The discovery of Ametrine is shrouded in legends and mystery. According to Jean Marc Tressiere, Europeans first learned of Ametrine in the 17th century when a Spanish conquistador presented a spectacular bi-colored gemstone to the Spanish Queen. That Ametrine was from the Bolivian mine which he received as a dowry when he married a princess from the native Ayoreos tribe.
But it wasn't until the 1970s that Ametrine actually appeared on the international market and although it was well received, speculations initially arose that it was an artificially treated gem combining the irradiation and heat treatment of Brazilian Amethysts. Despite the original doubts, by the 1990s it was confirmed that most of the ametrine on the market was 100% natural, and came from only one mine in Bolivia.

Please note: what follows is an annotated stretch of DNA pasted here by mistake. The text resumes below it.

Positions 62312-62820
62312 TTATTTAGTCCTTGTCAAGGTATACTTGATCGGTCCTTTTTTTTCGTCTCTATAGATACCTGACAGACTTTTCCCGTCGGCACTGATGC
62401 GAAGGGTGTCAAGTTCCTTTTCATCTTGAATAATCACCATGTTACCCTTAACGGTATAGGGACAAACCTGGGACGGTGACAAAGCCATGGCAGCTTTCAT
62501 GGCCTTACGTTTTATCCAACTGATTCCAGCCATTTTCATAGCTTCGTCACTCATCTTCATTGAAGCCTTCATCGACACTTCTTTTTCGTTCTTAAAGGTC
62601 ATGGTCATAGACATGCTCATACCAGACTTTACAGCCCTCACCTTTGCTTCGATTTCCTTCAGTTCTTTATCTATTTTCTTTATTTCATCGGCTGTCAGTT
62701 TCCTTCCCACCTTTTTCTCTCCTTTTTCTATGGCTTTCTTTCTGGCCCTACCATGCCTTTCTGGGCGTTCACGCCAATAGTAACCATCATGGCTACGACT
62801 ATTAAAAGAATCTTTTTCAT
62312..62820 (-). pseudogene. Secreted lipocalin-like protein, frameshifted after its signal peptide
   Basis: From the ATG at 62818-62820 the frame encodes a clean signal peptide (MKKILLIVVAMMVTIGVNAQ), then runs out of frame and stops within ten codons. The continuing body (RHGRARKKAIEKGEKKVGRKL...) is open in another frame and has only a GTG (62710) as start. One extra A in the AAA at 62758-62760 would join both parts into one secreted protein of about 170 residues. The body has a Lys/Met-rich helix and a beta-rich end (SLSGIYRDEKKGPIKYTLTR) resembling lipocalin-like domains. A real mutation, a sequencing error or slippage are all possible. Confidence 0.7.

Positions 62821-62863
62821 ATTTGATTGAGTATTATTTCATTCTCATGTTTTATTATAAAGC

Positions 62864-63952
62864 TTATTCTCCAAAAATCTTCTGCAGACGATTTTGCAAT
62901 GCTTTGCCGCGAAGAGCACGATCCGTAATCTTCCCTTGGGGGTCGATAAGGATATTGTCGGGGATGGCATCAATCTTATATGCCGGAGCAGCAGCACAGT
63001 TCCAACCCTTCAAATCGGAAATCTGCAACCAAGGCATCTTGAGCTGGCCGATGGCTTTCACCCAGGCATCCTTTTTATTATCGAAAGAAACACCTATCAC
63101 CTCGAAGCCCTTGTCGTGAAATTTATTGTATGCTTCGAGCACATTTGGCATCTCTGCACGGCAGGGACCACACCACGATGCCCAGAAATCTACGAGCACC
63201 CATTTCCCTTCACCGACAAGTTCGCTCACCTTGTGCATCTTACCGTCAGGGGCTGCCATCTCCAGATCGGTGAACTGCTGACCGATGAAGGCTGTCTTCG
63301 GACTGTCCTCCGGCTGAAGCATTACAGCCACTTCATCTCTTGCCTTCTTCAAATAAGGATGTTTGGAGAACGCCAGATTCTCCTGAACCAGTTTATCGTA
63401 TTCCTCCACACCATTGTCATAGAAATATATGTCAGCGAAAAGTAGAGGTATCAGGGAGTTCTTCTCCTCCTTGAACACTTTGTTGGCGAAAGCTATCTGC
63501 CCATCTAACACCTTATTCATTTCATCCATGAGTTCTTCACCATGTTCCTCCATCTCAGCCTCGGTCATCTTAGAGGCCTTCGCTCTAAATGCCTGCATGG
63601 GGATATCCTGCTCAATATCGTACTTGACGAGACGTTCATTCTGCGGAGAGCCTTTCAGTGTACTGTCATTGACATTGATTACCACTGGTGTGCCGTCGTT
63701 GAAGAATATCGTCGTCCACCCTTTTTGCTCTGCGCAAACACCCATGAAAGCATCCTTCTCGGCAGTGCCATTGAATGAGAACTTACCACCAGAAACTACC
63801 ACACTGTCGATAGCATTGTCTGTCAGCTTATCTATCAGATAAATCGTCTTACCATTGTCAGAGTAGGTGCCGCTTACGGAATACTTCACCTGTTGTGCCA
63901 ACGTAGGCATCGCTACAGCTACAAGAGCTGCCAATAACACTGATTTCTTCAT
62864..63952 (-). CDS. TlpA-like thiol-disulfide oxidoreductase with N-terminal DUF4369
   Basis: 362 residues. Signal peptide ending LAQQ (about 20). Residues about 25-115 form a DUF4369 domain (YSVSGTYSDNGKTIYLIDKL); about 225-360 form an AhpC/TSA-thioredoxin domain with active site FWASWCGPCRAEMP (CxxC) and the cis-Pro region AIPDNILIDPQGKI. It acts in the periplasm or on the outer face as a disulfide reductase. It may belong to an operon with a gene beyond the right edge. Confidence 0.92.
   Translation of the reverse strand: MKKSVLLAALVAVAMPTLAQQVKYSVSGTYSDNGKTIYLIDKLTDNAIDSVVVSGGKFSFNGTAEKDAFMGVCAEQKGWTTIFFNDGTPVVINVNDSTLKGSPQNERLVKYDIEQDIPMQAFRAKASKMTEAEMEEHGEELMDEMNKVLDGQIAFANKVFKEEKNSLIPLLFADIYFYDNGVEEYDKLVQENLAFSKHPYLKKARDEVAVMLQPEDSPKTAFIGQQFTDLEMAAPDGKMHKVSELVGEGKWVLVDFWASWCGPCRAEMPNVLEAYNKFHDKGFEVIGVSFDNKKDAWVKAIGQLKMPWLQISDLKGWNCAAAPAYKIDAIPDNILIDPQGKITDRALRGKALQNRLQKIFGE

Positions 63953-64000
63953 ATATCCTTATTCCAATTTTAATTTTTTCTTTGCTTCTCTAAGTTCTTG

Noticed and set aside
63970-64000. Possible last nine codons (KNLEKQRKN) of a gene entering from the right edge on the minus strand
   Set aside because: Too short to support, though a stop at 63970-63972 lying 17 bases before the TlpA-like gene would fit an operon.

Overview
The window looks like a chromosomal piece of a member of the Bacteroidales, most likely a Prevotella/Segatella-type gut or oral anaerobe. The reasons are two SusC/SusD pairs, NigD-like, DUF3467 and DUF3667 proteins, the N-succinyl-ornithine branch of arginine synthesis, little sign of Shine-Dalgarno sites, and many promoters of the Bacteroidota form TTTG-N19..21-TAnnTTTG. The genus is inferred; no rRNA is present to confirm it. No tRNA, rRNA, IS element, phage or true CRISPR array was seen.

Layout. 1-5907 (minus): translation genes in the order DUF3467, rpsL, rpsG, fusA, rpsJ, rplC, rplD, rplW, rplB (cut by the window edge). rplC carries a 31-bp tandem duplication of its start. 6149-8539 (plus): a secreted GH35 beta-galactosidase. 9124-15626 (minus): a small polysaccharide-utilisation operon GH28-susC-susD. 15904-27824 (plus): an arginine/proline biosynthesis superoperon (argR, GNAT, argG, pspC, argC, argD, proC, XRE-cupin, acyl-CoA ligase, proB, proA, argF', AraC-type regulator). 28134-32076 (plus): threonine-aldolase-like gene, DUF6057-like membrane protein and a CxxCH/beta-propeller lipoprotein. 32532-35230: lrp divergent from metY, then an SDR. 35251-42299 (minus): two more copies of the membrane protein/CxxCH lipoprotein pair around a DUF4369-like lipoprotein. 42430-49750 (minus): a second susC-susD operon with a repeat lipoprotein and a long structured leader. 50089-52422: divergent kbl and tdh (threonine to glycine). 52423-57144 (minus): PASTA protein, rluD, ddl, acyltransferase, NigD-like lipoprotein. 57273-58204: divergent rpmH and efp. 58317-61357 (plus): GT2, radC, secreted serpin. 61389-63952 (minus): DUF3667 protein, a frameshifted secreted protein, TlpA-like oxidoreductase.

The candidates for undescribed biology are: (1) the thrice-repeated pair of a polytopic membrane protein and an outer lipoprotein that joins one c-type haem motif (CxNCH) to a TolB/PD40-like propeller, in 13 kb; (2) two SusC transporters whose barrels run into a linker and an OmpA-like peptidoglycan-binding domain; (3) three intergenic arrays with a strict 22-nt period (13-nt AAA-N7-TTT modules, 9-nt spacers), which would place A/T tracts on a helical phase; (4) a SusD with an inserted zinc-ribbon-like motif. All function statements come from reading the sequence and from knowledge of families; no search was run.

Ametrine remains one of the most underrated gemstones with a price almost equal to regular amethyst. As with other bicolored gemstones, ametrine is usually cut as an emerald cut in order to clearly display the two colored effect and is generally only used for custom or one-of-a-kind jewelry designs.